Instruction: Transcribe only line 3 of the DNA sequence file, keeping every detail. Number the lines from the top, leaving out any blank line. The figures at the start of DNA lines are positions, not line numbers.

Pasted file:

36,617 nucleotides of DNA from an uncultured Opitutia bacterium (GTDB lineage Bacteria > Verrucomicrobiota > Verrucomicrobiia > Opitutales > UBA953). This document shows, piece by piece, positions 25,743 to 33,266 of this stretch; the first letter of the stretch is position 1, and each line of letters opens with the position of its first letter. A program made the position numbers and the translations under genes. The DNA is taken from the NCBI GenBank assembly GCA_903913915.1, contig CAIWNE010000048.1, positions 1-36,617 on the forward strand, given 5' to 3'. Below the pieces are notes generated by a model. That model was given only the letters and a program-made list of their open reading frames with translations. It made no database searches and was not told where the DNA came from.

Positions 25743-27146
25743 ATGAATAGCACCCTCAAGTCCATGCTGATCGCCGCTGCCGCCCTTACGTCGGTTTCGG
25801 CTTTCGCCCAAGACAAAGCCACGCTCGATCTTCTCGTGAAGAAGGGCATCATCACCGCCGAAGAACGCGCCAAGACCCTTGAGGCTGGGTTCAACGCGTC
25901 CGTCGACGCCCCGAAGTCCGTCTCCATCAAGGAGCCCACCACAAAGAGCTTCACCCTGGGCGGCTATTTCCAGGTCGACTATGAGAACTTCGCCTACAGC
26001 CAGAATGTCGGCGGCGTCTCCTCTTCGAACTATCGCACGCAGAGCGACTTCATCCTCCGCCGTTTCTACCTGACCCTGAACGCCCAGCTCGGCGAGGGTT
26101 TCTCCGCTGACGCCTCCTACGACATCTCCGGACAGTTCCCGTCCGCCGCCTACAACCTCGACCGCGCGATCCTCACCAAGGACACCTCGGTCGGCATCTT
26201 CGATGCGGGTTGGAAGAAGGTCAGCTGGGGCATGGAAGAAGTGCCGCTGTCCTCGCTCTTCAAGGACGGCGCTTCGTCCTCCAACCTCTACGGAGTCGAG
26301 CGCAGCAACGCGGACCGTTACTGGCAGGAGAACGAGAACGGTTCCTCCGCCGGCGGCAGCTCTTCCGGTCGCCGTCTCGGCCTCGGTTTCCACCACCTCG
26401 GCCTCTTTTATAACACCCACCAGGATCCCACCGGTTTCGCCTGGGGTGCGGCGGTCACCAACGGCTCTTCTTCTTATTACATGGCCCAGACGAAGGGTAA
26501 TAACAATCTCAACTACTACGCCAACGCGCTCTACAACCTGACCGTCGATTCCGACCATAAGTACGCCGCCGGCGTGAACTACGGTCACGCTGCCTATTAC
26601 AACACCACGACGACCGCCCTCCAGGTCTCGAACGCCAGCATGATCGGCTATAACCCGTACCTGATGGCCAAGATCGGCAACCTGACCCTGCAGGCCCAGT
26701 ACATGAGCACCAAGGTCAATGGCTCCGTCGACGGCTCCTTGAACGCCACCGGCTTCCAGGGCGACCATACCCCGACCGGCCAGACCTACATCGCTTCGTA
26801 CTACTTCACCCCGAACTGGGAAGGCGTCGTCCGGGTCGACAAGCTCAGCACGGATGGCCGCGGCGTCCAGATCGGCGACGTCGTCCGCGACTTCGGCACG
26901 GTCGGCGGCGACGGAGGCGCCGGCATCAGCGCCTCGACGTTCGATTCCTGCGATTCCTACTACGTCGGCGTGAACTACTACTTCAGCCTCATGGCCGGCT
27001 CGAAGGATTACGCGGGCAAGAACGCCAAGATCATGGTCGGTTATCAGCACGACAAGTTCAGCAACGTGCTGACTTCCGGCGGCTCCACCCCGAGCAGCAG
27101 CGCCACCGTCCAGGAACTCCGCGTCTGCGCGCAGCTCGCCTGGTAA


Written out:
25743 ATGAATAGCACCCTCAAGTCCATGCTGATCGCCGCTGCCGCCCTTACGTCGGTTTCGG